On stage, he may look like other rappers, but when you listen to Reaper's lyrics, you quickly realize there's more to his music then that of an average M.C.---and more motivating him then money or fame. "I don't want to hear about cars, clothes , and chains all day long," he explains. "I'm a lyricist, first and formost."
      Despite his gental smile and easy laugh off stage, when he's performing. Reaper's serious--dead serious. a mix of music, conversation, poetry, and storytelling, each of his songs recounts a 
  2. ​life through death." And we can all learn a lot about life through Reaper.
                    -- Tessa Woolf 
  3. true-life tale of death, pain, and revenge (to name a few). Having worked in the health care field for over a decade as a counselor and youth advocate, he's seen and heard it all--events that became the basis for most of his songs. 

      "When i perform I'm really charged," he  says. "I want the audience to be emotional." And he hopes that emotion will translate to action and, eventually, change . Sponsored by The Road Home, The Rape Recovery Center, and the YWCA, he helps raise awareness and funds for each organization. At all of his shows he sets up a "cause table" 
  4. ​​where concertgoers can learn more about the organization's missions and make donations to their causes. "I'm asocialactivist but I dont want to be preachy." explains the former choir boy. "I'm just the resourceman."

      In 2005, Reaper released Bad Dreams, an experimental hip-hop albu, with fellow local performer Ply, and he recently released Reaper presents Deathsend--Shadow Psychology, his debut solo effort. The album features songs about evrything from infidelity and incest to gang shoot-outs and suicide. Despite the heavy content, don't  fear Reaper--or his graphic, powerful words. "I talk a lot about death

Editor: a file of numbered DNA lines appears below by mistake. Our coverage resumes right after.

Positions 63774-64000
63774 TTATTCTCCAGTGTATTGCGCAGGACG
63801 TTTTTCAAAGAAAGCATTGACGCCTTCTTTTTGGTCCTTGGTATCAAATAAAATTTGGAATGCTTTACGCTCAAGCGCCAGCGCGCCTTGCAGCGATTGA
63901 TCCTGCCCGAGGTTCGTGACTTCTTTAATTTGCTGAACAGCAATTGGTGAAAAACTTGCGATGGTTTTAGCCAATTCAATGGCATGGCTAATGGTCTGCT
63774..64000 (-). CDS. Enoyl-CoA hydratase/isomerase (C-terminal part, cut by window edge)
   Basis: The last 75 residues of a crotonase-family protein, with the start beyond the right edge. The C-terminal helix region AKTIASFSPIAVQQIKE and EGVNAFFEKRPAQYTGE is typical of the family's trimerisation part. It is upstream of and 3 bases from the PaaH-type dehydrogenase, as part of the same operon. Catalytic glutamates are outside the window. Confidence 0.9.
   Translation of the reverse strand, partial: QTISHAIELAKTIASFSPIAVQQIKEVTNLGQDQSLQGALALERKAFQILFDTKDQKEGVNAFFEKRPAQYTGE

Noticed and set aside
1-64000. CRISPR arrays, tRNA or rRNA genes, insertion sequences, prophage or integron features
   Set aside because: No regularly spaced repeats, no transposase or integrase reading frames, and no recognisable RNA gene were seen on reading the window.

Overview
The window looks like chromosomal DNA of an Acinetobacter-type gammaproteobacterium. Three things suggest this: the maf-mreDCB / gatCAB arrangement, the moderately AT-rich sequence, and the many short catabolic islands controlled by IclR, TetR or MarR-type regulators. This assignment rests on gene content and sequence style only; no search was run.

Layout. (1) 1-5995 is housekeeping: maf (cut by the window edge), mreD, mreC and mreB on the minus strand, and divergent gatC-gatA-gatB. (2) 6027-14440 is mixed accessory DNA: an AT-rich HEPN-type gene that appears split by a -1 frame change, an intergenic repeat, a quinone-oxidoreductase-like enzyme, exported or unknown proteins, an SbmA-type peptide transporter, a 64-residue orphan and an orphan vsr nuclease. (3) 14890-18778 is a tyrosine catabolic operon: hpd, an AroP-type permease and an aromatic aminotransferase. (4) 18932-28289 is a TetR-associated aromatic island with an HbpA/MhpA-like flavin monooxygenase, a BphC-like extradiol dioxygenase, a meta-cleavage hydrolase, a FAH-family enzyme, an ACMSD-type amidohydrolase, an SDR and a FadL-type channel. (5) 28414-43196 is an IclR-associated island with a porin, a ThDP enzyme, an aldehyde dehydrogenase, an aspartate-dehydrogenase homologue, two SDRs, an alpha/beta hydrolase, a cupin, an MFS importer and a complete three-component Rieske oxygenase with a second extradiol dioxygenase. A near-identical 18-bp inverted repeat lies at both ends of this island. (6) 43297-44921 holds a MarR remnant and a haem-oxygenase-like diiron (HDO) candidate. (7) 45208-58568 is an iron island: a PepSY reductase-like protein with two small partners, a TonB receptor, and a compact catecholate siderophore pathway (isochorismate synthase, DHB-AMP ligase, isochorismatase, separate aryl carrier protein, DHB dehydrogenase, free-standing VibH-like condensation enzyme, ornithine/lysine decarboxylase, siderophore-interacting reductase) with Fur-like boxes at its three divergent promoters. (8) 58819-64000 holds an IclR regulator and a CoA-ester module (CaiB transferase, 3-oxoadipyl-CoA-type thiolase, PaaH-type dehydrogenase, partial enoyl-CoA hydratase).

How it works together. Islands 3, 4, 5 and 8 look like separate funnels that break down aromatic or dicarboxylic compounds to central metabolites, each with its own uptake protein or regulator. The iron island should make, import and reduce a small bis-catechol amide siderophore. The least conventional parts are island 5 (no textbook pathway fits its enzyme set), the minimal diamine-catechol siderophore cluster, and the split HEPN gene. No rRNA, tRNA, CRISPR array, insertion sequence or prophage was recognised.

The Reaper is not a stranger to the stage. He's been performing since his childhod. Whether singing in his grandfather's church choir or trying to raise awareness about important issues, his efforts have always had the greater good in heart and mind. "I'm an activist storyteller musician," he explained. Even back in high school, the Reaper was doing things such as his self-produced The Death of the Black Man, where he dressed in black for an entire year to raise awareness about minorities in Utah. He was also participating in the theatrical group Improv, who would act out unscripted scenarios 
  2. for students to help give them ideas of how to deal with situations like rape or bigotry. He was also able to travel across the country with Improv teaching other schools how to implement the for themselves the programs for themselves.